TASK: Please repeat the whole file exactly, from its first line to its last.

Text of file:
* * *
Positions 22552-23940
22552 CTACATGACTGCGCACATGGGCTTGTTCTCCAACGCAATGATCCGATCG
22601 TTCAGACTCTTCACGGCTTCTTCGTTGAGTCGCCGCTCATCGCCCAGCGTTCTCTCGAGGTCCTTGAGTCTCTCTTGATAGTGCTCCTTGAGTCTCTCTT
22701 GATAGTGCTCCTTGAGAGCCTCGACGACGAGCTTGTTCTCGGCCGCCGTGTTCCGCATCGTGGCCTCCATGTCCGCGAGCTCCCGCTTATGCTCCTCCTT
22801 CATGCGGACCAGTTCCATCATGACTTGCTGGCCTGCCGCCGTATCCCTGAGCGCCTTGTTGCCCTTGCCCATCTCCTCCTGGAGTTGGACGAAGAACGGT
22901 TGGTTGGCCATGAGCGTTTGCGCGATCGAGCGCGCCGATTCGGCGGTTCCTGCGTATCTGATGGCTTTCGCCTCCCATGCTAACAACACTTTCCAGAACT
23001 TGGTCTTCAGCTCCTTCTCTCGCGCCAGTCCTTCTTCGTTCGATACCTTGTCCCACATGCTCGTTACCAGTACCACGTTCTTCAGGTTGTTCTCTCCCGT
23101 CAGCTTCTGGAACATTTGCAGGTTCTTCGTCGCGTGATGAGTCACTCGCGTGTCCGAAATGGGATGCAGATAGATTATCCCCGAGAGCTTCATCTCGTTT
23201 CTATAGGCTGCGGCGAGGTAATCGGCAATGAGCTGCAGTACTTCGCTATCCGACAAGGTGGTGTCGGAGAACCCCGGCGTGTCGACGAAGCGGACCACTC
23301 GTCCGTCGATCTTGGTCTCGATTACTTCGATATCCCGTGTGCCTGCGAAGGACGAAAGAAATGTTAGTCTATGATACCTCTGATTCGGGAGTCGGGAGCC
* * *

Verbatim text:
Positions 22552-23940
22552 CTACATGACTGCGCACATGGGCTTGTTCTCCAACGCAATGATCCGATCG
22601 TTCAGACTCTTCACGGCTTCTTCGTTGAGTCGCCGCTCATCGCCCAGCGTTCTCTCGAGGTCCTTGAGTCTCTCTTGATAGTGCTCCTTGAGTCTCTCTT
22701 GATAGTGCTCCTTGAGAGCCTCGACGACGAGCTTGTTCTCGGCCGCCGTGTTCCGCATCGTGGCCTCCATGTCCGCGAGCTCCCGCTTATGCTCCTCCTT
22801 CATGCGGACCAGTTCCATCATGACTTGCTGGCCTGCCGCCGTATCCCTGAGCGCCTTGTTGCCCTTGCCCATCTCCTCCTGGAGTTGGACGAAGAACGGT
22901 TGGTTGGCCATGAGCGTTTGCGCGATCGAGCGCGCCGATTCGGCGGTTCCTGCGTATCTGATGGCTTTCGCCTCCCATGCTAACAACACTTTCCAGAACT
23001 TGGTCTTCAGCTCCTTCTCTCGCGCCAGTCCTTCTTCGTTCGATACCTTGTCCCACATGCTCGTTACCAGTACCACGTTCTTCAGGTTGTTCTCTCCCGT
23101 CAGCTTCTGGAACATTTGCAGGTTCTTCGTCGCGTGATGAGTCACTCGCGTGTCCGAAATGGGATGCAGATAGATTATCCCCGAGAGCTTCATCTCGTTT
23201 CTATAGGCTGCGGCGAGGTAATCGGCAATGAGCTGCAGTACTTCGCTATCCGACAAGGTGGTGTCGGAGAACCCCGGCGTGTCGACGAAGCGGACCACTC
23301 GTCCGTCGATCTTGGTCTCGATTACTTCGATATCCCGTGTGCCTGCGAAGGACGAAAGAAATGTTAGTCTATGATACCTCTGATTCGGGAGTCGGGAGCC